Hamilton's National Contemporary Art Award is languishing without a sponsor.
A long-time contemporary art collector and philanthropist says the format of the awards should not be tampered with.
Barry Hopkins, who put up the $15,000 prize money for last year's awards, says the awards work well as they are.
His comments follow Waikato Museum director Cherie Meecham's comments that the format may be adjusted in time for next year's awards.
Ms Meecham has indicated a judging panel may replace the sole judging format that has been in place since the awards' inception in 2000.
"I disagree strongly," said Barry. "A panel of judges doesn't make for a good exhibition. Last year's judge Caterina Riva was brave and cut it down a lot. I thought it was a very good show last year. I wouldn't like to see the format changed much."
Ms Riva sparked controversy last year over her choice of winner - an externally placed bus shelter, Parallel of Life, by Blaine Western and Michael Parr of Auckland. Media questioned if the shelter was art and it later attracted unwanted tagging.
It is not the first time the awards have attracted comment.
Calling for entries in the awards has been delayed because museum staff are trying to secure a sponsor. Waikato Museum partnerships and communications manager Louise Belay said there were two potential sponsors lined up for 2014 but the museum had imposed a deadline of early April to secure a sponsor for this year's awards.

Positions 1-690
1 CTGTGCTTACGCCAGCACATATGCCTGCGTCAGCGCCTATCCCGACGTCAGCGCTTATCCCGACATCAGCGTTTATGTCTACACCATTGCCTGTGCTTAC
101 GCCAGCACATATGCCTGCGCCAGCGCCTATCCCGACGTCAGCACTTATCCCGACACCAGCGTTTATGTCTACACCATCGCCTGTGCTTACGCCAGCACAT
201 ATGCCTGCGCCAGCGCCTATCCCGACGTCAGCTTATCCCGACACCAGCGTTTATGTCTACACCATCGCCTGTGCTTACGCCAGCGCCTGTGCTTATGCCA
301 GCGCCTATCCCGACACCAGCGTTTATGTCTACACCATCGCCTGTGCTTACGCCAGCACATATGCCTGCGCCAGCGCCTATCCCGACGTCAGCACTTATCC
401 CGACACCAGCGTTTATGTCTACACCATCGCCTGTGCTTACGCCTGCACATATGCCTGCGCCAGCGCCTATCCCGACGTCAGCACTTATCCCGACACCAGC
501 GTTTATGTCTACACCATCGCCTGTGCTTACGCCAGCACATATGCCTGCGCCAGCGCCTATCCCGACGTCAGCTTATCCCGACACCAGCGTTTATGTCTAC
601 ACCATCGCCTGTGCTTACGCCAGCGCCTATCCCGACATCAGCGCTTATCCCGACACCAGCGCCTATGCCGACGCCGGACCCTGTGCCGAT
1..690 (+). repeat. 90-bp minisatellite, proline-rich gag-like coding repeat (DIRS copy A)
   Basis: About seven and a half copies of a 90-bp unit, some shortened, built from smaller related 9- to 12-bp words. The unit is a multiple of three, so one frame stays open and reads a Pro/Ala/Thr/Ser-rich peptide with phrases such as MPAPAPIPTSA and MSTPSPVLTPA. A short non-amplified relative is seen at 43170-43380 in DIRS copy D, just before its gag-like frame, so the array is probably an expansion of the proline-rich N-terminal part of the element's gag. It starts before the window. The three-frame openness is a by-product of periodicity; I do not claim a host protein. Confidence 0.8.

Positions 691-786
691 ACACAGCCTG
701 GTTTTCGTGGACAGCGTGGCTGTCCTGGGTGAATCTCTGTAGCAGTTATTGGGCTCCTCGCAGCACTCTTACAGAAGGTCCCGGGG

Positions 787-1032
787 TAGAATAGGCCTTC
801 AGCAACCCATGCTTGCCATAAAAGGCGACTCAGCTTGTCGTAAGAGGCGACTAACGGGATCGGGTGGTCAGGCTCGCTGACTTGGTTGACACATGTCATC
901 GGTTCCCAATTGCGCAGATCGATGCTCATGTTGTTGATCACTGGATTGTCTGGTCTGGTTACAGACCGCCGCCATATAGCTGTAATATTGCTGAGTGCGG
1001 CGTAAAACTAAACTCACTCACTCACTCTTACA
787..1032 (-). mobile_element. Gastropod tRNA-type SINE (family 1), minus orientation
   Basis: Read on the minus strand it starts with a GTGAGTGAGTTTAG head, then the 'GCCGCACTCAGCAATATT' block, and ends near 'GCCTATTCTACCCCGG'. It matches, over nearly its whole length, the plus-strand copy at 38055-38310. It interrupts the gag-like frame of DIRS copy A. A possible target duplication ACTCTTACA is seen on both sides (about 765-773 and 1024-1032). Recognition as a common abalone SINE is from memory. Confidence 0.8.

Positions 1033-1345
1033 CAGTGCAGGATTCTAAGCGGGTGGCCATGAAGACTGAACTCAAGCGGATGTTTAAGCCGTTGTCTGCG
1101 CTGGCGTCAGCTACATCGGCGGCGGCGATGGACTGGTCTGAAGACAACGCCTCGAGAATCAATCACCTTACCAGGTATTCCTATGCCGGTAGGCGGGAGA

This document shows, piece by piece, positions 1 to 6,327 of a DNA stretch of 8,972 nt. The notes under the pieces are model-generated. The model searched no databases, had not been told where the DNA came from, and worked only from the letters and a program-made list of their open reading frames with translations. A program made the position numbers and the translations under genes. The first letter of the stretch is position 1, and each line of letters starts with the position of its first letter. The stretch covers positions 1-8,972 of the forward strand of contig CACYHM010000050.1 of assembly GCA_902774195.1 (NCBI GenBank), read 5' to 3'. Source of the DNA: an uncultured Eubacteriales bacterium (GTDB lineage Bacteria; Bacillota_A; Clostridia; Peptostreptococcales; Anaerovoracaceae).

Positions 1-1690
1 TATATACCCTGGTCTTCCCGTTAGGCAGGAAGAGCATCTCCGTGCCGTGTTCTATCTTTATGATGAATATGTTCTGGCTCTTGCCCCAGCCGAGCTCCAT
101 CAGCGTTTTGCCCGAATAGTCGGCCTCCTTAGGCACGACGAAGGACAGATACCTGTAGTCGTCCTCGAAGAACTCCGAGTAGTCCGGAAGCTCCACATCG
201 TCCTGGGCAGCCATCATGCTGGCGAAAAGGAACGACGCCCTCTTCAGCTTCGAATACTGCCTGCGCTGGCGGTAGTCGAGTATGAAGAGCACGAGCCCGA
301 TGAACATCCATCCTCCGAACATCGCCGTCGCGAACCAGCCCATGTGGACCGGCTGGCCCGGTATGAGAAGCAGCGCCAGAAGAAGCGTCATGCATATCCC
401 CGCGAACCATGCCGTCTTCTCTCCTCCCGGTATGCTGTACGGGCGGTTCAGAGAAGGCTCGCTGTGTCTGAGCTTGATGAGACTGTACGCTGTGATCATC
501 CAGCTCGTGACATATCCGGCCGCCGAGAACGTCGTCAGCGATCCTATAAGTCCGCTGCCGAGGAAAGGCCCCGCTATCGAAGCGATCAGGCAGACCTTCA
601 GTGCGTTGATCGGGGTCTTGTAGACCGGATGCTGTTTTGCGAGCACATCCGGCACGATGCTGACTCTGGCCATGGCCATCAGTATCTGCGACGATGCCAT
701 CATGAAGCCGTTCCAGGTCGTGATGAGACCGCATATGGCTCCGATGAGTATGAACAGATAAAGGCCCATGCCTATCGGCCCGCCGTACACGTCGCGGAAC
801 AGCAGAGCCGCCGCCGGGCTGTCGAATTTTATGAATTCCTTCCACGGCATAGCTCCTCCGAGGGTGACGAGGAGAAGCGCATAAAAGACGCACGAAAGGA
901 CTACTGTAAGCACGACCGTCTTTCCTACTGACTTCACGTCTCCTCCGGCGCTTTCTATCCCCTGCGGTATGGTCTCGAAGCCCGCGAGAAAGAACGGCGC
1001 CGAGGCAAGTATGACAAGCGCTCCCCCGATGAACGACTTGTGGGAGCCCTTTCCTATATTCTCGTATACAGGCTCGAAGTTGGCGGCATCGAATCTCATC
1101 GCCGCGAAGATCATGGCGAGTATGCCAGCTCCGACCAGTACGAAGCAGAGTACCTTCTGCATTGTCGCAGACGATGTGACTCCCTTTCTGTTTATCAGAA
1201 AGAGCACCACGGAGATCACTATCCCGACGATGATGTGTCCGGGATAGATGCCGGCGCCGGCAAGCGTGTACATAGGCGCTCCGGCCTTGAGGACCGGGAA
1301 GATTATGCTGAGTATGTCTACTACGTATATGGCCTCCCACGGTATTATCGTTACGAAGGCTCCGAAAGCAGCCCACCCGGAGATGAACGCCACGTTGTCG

While the awards have sparked debate in previous years, Barry said that was a valuable opportunity to discuss contemporary art's place in New Zealand's art and culture scene.
Previous winners include the binned wrappings of other entries tipped into a heap, a painting resembling a part of the female anatomy and a giant QR code.
"There have been some very interesting winners over the years; there are some very fine works that have won," said Mr Hopkins.
Some winners, he said, had gone on to great things. Gavin Hipkins, whose photograph of a soap dish took out the top prize in 2000, has exhibited internationally.
Measured and thoughtful, with more than a decent helping of wry humour, Barry is highly regarded in contemporary art circles. His collection of more than 200 contemporary works is housed at Waikato Museum.
Contemporary art is flourishing in New Zealand, according to Hopkins, but not here in the Waikato. He says it may be that the genre is misunderstood. It takes effort and time to read into the layers of meaning, to look beyond the work at face value.
Barry says Waikato artist Gaye Jurisich's Passing Red sculpture in Mill St is an excellent example of how the art genre is misjudged.
The public art work was severely damaged last month when a vehicle careered into it. At first, there were dozens of calls from the public to remove the sculpture permanently, that it was a waste of money and space and a reminder of the costly V8 events.
But slowly, Barry says, there was a groundswell of support for the sculpture.
"I like it's hard, industrial, angular look," said Barry.
"I'd like to see it reinstated in its sea of concrete."